“If someone you love dies because of regulated hospitals run by secularists who practice medical rationing at the expense of patients’ lives, are you really going to celebrate it as a triumph of the community over “individual liberty”?”

      People die in hospitals (I’ve heard this is common)… currently we have a choice as to which ones we go to and what treatments we want. As I have explained… It’s always about choice.

      (The idea that we all control government is simply not true. Our government is luckily not designed that way. While we can “un-elect” our representatives we certainly do not have “a hand in controlling them”. This is demonstrated in beagle’s reply.)

      BTW, are they walking this back yet? I don’t think they should. I too don’t think “private” hospitals should be taking public $. I don’t think that money should be offered in the first place.

  6. Mike, five things:

    1. Sorry, but I don’t accept your definition of fascism as a system where competition is limited by regulation. (Besides, an absence of regulation can very well stifle competition as well — something that you don’t seem to be taking into account.) Please don’t tell me your feelings are hurt by unduly emotional arguments when you yourself use a term like “fascism” in an inflammatory fashion. I define “fascism” as a combination of totalitarianism and nationalism, but I am sure you are aware of this definition. I also do not equate all regulation with totalitarianism — and I grew up in a totalitarian state, so I daresay, I speak from personal experience here. Still, I see this is a matter of personal conviction at this point, so we’ll just have to agree to disagree on this one.

    2. I also don’t accept the idea of treating hospitals as purely commercial enterprises that should thrive on unrestricted “competition”. In such a case, we might as well allow hospitals to kidnap the poor and hack them to pieces to sell their organs. Treating someone for a serious illness isn’t like selling them an ipod. The “customer” here may not have a chance to withdraw their “business” the next time around, and this is a situation where human lives, not dollars, are at stake. Once again, we just have a difference in values here, and I don’t think it’s one we are going to resolve.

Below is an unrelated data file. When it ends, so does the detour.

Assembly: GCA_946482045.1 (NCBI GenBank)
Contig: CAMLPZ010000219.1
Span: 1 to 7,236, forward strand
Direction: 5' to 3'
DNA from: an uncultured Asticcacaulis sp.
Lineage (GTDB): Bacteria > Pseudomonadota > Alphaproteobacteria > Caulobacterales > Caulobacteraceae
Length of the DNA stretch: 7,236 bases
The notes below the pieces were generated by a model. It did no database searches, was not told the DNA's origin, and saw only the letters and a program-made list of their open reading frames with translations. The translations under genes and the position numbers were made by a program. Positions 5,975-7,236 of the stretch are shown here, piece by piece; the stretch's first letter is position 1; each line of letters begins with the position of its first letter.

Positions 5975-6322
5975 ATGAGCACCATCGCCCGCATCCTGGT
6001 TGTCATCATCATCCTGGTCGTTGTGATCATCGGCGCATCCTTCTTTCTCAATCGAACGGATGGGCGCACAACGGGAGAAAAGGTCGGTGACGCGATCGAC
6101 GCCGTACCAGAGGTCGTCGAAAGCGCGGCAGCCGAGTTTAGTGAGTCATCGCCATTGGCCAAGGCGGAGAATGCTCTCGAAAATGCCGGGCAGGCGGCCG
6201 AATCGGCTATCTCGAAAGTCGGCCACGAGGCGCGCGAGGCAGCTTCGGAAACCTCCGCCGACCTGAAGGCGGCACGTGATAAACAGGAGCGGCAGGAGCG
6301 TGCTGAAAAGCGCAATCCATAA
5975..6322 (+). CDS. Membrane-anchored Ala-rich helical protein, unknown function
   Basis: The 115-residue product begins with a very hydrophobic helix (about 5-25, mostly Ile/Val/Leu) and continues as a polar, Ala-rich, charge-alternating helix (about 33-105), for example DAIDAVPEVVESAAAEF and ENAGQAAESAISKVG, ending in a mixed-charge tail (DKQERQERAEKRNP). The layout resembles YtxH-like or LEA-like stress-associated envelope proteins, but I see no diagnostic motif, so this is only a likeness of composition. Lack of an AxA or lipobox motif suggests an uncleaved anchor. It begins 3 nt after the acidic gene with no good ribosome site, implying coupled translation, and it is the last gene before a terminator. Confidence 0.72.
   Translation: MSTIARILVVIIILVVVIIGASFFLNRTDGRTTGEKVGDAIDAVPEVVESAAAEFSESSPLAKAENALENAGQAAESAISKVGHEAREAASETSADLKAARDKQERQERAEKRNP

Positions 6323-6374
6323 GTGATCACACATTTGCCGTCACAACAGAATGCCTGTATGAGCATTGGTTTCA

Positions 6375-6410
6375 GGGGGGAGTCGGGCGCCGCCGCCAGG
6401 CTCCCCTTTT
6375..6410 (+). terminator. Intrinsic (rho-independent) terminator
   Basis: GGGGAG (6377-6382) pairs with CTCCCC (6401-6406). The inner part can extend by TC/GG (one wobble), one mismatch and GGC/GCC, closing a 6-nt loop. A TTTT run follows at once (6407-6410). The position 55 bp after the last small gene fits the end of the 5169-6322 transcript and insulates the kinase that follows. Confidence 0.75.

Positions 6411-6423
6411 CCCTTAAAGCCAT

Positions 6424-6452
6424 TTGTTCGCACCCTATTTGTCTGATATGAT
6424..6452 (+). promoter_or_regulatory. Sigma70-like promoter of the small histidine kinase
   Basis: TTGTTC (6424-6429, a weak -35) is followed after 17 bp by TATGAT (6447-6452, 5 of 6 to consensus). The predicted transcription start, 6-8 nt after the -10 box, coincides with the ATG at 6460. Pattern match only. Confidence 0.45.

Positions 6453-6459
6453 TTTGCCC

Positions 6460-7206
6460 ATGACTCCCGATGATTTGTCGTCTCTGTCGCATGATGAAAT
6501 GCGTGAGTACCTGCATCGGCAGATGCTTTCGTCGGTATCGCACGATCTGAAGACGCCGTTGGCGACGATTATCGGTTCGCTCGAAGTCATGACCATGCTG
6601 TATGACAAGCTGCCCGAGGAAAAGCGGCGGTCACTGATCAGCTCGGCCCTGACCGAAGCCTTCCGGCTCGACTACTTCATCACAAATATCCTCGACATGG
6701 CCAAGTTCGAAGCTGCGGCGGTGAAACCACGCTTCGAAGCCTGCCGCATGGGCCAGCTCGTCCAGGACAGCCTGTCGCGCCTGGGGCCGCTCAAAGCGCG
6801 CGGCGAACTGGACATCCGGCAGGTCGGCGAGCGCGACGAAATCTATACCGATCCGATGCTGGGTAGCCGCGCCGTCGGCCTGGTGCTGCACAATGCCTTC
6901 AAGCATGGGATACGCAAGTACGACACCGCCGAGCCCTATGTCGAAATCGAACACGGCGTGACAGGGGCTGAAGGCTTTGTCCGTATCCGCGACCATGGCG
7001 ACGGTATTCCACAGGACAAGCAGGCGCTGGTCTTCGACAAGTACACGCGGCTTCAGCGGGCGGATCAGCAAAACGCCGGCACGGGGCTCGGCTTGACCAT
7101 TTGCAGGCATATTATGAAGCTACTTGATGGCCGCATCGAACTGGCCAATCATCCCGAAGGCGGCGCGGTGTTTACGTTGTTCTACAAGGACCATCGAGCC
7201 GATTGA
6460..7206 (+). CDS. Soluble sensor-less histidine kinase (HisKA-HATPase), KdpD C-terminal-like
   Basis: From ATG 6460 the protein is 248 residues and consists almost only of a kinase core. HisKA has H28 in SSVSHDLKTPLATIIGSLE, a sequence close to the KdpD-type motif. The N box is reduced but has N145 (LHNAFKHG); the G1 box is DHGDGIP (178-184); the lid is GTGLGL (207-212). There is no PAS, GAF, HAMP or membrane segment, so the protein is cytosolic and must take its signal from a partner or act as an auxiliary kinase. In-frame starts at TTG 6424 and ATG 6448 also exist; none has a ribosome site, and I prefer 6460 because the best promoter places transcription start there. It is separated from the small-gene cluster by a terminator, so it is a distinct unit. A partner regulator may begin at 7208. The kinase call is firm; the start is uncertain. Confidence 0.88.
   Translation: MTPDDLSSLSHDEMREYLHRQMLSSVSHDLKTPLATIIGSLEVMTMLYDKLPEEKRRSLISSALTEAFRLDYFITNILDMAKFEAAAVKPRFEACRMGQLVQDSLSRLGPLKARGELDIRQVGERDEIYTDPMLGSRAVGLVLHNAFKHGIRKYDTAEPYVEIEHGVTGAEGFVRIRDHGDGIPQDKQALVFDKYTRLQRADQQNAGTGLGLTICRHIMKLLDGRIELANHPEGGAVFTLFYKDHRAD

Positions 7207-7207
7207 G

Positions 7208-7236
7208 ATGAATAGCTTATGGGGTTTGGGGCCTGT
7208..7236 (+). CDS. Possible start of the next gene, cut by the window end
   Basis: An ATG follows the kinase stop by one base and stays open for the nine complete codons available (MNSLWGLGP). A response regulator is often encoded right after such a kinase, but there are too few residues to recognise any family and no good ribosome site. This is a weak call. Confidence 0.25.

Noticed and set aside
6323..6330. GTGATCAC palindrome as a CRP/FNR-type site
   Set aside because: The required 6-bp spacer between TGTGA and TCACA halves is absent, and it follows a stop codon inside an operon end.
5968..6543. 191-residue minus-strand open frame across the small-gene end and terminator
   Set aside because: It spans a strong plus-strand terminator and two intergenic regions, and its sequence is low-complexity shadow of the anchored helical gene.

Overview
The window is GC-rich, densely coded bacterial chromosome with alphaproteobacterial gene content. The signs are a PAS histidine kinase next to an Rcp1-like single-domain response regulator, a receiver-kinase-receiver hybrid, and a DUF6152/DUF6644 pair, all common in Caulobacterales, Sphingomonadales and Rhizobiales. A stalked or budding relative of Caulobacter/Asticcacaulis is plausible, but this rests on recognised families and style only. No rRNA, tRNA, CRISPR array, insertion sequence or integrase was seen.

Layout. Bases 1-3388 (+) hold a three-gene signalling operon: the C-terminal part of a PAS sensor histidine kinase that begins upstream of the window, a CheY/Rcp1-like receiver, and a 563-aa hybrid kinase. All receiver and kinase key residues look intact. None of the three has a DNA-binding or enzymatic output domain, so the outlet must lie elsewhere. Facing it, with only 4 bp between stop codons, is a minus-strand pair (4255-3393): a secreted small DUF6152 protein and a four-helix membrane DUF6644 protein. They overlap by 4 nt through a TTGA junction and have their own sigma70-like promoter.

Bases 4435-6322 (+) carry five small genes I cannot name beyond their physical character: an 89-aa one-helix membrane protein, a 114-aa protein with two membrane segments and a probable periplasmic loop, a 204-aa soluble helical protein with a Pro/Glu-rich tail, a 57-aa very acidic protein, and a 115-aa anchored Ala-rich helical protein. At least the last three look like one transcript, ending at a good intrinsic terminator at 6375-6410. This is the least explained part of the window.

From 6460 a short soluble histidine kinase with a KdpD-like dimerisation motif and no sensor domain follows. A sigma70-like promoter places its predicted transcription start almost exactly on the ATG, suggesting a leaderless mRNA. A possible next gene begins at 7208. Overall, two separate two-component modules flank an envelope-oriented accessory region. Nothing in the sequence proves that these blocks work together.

3. In any event, your advocacy of a laissez-faire free market approach to medical care is based on the Efficient Market Hypothesis, which has been roundly debunked. And quite frankly, I don’t even think professional debunking was ever necessary here, because EMH defies common sense. You, as a “consumer” finding yourself on the brink of death, don’t really have a true choice of hospitals in a world where (1) freedom from regulation and dependence on profits guarantees that hospitals will lie to patients about their religious affiliation, their commitment to evidence-based medicine and their past history of success; (2) there is little to no access to exhaustive and accurate information about all hospitals in the area and (3) the patient’s critical condition makes it impossible to meaningfully review and evaluate all relevant information even if it WERE available.